Ingredient: Reishi
Latin name: Ganoderma lucidum, G. sichuanense, G. lingzhi
Other names: lingzhi
Uses: traditional Chinese medicine 

What is reishi?

Reishi is a reddish-brown, kidney-shaped polypore (bracket) fungus that grows like a little shelf on tree trunks, toward the base of trees. It’s a parasitic fungus that attacks the living tissue of its tree host and then continues to rot the wood as it consumes the tree from within.

Why is reishi healthy?

Though reishi has been used for two millennia as a folk medicine, scientific evidence is still inconclusive as to its benefits. Most studies citing its health benefits have been either in vitro, in animal studies, or small human trials so more research is needed.

However, reishi does produce an array of mycochemicals (especially ganoderic acids A and B) that show some promise in supporting detoxification, which mainly occurs in the liver.

Like all mushrooms, reishi is rich in B vitamins that may help improve longevity, increase energy, and promote brain health. 

What does reishi taste like?

Reishi has an earthy, woody, and very bitter taste and a tough, rubbery texture.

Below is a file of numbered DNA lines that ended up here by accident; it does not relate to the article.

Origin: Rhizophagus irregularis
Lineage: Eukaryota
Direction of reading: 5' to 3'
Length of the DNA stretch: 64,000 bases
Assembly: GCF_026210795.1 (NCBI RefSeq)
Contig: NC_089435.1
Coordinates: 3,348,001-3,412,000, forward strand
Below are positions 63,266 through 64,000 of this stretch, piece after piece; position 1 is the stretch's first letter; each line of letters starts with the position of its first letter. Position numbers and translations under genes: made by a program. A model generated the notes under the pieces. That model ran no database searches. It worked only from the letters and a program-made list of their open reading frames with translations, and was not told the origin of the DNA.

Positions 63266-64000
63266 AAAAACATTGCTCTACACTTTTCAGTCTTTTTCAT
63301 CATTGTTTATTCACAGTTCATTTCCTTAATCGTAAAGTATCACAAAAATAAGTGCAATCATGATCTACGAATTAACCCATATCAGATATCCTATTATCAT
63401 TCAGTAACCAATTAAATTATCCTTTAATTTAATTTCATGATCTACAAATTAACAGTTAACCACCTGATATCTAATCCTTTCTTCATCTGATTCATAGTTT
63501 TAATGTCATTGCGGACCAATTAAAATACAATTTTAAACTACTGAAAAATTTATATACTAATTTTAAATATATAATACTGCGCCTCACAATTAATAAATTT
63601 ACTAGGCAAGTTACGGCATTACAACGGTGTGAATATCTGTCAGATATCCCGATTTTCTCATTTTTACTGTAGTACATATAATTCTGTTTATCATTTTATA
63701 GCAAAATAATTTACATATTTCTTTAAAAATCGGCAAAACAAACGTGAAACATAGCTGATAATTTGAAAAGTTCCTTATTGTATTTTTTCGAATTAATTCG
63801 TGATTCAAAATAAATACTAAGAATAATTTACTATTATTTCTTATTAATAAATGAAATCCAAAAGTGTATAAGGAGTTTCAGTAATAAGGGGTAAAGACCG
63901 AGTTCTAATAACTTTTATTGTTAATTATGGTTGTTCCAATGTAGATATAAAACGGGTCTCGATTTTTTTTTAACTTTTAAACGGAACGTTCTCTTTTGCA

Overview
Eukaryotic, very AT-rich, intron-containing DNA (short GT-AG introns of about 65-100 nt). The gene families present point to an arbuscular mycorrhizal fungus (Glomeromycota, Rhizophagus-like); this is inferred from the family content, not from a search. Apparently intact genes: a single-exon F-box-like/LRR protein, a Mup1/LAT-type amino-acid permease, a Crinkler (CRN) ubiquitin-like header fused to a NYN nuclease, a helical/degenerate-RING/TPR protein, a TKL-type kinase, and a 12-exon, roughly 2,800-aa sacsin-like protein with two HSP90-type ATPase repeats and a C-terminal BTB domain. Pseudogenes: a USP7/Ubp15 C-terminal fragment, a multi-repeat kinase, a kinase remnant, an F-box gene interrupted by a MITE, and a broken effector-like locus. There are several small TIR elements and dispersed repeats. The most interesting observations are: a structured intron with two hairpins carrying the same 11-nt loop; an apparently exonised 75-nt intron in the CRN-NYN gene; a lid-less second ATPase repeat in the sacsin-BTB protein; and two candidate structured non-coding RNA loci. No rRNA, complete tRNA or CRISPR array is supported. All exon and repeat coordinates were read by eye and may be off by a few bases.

How do I use reishi?

As a medicinal mushroom, reishi is often sold as a tea, but traditional Chinese preparations include simmering in restorative soups and stews with other traditional Chinese medicine ingredients. In Japan it’s sold as tea and can be added to mixed mushroom rice bowls (takigomi gohan).

What does reishi pair well with?

Reishi is very bitter, so some people prefer to drink it with ginger and honey, and in traditional Chinese uses it’s sometimes simmered to tenderness in flavorful (read: bitterness-hiding) broth with sweet ingredients like jujube and goji berry. You might find it best to embrace the bitterness and pair it with dark chocolate.

Where does reishi grow?

Reishi grows throughout East Asia, growing as a parasite on maple trees, but wild reishi is relatively rare. It’s cultivated commercially on hardwood logs, sawdust, and wood chips and you can typically find cultivation kits to grow your own, just like shiitakes and oyster mushrooms.

How to buy reishi:

Look for reishi in natural foods stores with other packaged mushroom tea, or in Asian markets. It can be sold dried in thin slices, in tea bags, or in powdered form either alone or combined with other nutritional supplements.

Fun reishi fact:

Reishi has long been associated with immortality, dating back to Ge Hong’s 3rd-century Taoist literary work Baopuzi. The name “lingzhi” translates to a combination of words meaning essence of immortality or spiritual potency.